Damning the Flood: SOIL’s Toilets Help Prevent Cholera During the Recent Flooding in Cap-Haitien
The rain started on the evening of November 8 and fell for 2 days straight. A combination of deforested hillsides and inadequate drainage meant that the city of Cap Haitien was flooding within hours. SOIL’s office in the center of downtown was surrounded by canals of dirty water, over 3 feet deep in some places, making it impossible to see the drainage holes and limiting pedestrian movement throughout the city. We were very lucky in that our office is located on the second floor and sustained only minimal damage from leaking walls.
The community of Shada where SOIL has worked for 6 years was not so lucky. Most family’s homes were flooded and many lost their possessions. Children were forced to walk barefoot through Shada’s alleyways in a flood of water carrying garbage and sewage from overflowing latrines.
As of today the water has begun to recede, and people are busy trying to salvage what they can. But the real risk of storms like these cannot be seen until afterwards. Cholera and other water borne diseases spread quickly in storm waters and can take several days to manifest.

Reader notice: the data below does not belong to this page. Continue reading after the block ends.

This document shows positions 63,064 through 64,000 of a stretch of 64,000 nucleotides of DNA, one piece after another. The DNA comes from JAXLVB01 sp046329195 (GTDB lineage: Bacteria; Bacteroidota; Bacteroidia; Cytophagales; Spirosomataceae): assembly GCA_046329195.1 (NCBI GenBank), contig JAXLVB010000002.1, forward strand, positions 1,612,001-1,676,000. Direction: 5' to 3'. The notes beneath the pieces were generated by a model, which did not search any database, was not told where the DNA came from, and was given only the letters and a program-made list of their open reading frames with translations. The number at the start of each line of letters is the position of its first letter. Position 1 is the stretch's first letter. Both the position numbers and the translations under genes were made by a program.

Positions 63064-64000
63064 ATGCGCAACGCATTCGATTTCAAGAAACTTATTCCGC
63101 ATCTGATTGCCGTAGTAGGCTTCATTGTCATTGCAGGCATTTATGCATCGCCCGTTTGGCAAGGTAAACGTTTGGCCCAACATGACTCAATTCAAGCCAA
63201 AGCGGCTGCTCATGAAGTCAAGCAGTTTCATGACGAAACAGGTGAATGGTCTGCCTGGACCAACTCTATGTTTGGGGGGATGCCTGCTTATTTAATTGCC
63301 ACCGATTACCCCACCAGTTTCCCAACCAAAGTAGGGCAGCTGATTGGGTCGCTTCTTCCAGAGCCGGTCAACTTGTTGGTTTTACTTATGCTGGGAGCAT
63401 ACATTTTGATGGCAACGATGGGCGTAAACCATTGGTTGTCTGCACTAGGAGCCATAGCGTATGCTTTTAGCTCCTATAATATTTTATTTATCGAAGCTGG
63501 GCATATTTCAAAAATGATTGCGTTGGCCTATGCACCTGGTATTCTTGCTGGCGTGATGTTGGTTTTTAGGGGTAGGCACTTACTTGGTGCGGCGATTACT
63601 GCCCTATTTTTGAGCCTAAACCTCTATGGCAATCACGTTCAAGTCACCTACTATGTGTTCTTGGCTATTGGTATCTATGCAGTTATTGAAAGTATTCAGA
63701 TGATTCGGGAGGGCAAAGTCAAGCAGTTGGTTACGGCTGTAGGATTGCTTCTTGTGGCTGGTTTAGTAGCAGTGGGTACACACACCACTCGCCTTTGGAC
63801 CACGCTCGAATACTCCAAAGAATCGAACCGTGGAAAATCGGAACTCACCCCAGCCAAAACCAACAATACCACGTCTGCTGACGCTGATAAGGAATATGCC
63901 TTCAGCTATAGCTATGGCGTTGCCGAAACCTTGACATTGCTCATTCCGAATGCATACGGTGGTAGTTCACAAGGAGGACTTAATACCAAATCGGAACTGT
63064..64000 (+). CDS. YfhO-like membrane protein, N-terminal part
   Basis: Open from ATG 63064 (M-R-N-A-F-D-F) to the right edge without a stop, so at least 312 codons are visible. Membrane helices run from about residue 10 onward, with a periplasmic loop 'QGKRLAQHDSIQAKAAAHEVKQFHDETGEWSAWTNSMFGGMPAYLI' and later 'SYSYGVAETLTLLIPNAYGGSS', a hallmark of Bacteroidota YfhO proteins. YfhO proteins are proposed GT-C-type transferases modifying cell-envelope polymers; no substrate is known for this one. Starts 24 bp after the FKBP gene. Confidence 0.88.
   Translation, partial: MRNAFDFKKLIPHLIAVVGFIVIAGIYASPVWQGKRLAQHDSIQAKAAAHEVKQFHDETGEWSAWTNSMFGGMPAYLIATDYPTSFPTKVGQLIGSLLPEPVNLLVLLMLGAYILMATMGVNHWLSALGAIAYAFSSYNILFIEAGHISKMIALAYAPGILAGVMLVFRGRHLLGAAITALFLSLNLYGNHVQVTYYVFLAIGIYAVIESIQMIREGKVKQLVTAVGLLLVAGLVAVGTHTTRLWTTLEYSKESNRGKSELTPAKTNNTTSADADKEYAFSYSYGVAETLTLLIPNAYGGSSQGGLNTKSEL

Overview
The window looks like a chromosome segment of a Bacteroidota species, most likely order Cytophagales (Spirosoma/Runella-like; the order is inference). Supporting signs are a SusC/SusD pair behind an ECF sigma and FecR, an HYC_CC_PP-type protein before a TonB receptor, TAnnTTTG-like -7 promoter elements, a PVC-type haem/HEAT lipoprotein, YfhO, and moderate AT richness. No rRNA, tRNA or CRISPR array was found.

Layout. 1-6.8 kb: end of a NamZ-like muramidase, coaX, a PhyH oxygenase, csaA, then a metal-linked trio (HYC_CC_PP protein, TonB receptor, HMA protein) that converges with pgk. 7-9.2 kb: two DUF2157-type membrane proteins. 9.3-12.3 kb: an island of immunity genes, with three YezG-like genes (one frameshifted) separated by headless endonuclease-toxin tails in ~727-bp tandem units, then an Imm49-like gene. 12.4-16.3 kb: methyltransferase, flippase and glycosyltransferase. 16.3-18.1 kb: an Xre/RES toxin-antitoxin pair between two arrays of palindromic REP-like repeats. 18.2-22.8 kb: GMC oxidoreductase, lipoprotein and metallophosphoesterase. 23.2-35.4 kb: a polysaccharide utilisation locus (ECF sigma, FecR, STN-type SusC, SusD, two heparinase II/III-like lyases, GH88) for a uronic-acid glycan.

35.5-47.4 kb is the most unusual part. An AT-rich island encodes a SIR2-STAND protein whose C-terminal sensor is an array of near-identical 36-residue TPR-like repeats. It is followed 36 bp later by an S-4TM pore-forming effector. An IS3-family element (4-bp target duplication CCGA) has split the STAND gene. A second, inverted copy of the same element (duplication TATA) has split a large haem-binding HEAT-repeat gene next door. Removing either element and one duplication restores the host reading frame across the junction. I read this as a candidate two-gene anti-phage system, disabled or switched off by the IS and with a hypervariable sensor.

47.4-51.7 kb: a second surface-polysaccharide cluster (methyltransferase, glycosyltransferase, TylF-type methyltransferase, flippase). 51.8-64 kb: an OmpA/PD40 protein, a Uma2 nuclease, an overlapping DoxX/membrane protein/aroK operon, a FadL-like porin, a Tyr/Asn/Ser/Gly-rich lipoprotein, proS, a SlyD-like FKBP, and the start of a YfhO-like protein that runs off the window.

We wanted to take this opportunity to thank our courageous team in Cap Haitien, all of whom have been working through the weekend to ensure that our toilets remain open and to help distribute tarps and hygiene supplies. We are especially grateful to our toilet managers, who stayed out in the rain for days to make sure that the toilets were open and clean and available to the community. While most everything else in Cap Haitien closed down, our toilets stayed open and we are so proud of the commitment of our staff and volunteers.
This storm also clearly demonstrated the importance of ecological sanitation in areas with high groundwater. While many of the latrines in Cap Haitien flooded and drainage ditches for water borne sewage overflowed, SOIL’s toilets ensured that contaminated human wastes were safely contained in sealed drums and quickly removed from the community to be treated at our compost site.
I want to close by thanking you, our supporters, who have been so generous in these past months in helping us to keep these public toilets open. Your contributions have truly helped to protect a community that we love deeply and we are very grateful.
More images from the floods are below and you can click here for a video of the storm.
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